Q & A // by bob verdi
a goal. I’m excited that I can do it. I’m
happy, satisfied, and very grateful. The
good things that happened to me the last
six years were way beyond my expectations. Way, way beyond.
Q: When you do play, you might be more
energized than ever.
A: It’s possible. I still love to compete.
But there are those stretches, like leading
up to the FedEx Cup and Ryder Cup last
year, that you’re playing every week. This
year, I played the opening event in Hawaii,
then stayed over there with the family instead of playing the second event. Perfect.
After he Announced A cut-bAck to his tour schedule
to spend more time with his fAmily, golf world Asked
this 20-yeAr veterAn, A seriAl crier, to discuss his
decision. he did so without shedding A teAr.
Q: Once upon a time, another famous athlete retired so he could drive his
kids to school. Then Michael Jordan took up baseball.
A: Oh, no baseball for me. And no basketball. I can’t jump. Plus, I’m not
retiring. I’m just stepping away a bit to be a better husband and father.
Q: Are you ruling out playing some on the
A: No. I hear it’s a lot of fun. I plan on
Q: So is your buddy, Mike Small, coach of your
playing a few events on our tour. I still
enjoy hitting balls, and when it’s time for the
Champions Tour, I could play a few there. I’m
in a very good place.
old Illinois golf team.
A: He’s got a couple more kids on the
PGA Tour. Luke Guthrie and Scott Langley.
Q: You know the old saying. You get married for bet-
ter or worse but not for lunch. Have you cleared this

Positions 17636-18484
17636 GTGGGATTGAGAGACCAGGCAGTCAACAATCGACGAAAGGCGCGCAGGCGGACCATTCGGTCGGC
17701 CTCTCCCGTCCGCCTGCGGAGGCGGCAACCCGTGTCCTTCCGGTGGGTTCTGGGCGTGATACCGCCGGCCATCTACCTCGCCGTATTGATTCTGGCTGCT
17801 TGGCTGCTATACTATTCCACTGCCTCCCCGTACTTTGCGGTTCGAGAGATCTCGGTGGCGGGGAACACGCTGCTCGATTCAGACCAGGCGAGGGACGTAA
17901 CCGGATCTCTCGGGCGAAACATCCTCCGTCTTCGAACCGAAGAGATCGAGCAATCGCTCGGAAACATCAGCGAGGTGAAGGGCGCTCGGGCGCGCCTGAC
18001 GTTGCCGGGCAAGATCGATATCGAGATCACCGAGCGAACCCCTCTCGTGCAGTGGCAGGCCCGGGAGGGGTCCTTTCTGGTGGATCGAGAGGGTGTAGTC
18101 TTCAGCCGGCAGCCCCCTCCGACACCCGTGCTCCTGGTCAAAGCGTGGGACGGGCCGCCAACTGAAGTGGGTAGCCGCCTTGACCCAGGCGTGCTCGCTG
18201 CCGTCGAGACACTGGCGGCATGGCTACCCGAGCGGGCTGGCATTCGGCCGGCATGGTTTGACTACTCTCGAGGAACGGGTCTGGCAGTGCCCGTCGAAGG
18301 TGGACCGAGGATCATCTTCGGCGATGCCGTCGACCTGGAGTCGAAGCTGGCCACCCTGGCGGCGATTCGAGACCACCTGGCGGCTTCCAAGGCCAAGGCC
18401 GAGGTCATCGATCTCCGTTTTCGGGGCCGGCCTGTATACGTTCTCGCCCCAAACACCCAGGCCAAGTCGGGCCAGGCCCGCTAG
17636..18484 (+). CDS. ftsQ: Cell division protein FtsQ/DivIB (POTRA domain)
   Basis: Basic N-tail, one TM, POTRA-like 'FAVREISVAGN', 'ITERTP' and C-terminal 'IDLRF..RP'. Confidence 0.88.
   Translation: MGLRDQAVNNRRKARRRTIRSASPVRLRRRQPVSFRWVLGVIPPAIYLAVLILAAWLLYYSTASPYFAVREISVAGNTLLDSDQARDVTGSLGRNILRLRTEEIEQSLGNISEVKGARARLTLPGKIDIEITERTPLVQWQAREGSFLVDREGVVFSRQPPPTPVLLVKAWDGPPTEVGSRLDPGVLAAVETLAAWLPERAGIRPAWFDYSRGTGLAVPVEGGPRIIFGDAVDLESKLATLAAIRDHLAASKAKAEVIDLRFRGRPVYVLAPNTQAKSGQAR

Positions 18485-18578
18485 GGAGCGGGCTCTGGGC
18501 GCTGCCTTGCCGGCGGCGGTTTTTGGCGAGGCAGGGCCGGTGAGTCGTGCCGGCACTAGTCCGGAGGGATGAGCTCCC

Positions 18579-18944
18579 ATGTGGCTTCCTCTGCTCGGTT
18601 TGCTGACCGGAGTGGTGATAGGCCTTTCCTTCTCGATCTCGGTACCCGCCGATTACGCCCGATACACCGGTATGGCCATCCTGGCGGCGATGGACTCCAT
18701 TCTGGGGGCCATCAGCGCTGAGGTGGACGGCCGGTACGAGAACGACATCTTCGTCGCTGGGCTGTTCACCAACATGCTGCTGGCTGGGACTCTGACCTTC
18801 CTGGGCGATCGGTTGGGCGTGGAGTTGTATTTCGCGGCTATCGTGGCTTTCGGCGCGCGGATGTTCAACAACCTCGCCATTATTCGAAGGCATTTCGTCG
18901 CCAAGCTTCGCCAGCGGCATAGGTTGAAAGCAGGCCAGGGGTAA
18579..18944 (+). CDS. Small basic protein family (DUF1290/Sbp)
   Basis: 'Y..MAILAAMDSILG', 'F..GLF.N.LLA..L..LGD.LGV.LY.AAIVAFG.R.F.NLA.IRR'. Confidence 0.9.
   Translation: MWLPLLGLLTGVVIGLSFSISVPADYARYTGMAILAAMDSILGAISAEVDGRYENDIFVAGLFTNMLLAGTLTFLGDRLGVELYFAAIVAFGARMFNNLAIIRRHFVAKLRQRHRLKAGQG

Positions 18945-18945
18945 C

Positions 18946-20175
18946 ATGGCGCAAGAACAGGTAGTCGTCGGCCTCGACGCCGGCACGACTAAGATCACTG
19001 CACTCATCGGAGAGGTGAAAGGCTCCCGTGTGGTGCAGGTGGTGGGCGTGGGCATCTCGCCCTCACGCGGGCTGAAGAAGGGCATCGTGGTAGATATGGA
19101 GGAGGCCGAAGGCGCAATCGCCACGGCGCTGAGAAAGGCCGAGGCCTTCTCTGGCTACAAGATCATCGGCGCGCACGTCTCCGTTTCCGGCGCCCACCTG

A: She’s on board with it. So far. But it’s early.
Q: Are you proud of your accomplishments?
A: I’d have loved to win a major. But, yeah, I’m
proud that I didn’t give up when I hit bottom. It
crossed my mind, but I got through it.
Q: Any chance you will get bored?
A: Don’t think so. I love the outdoors, hunting and
fishing around our home in Wisconsin. Plus, we’re
starting up a foundation with American Family
Insurance that will help educate parents and children
Q: Ryder Cup still hurt?
A: I’m over it. It stung for a while. Still stings
when I think about it. We were upset about
Medinah, all of us, but we ran into a buzzsaw
on Sunday. The Europeans were great. The
experience was great. Tiger and I talked about
it. You have to move on.
Q: So, you’re going to tell football fans in Green Bay to
lay off beer and bratwurst?
A: I don’t think that will go over well up there. Actually, we’re just trying to stress moderation. I’m trying
to get better at it myself.
Q: What prompted you to begin your “semi-retire-
ment” with the 2013 season?
A: I’m 45. When I was 35, I thought if I could play
another ten years, then dial it back, that would be
Feb. 23, 1967
Stricker has 12 PGA
Tour victories, nine
since he turned 40.
He has played in four
Presidents Cups and
three Ryder Cups.
He and wife Nicki
have two daughters: Bobbi, 14, and
Isabella, 6. Stricker’s
Dennis Tiziani, once
Wisconsin golf team.
Q: By semi-retiring, are you just setting your-
self up for yet another Comeback Player of the
A: No, I think I pretty well ruined that when I
won twice in a row. The PGA Tour changed it
to a guy who comes back from a serious injury
or personal crisis. My crisis was hitting it sideways and missing cuts. I just came back from
finding my ball in the rough.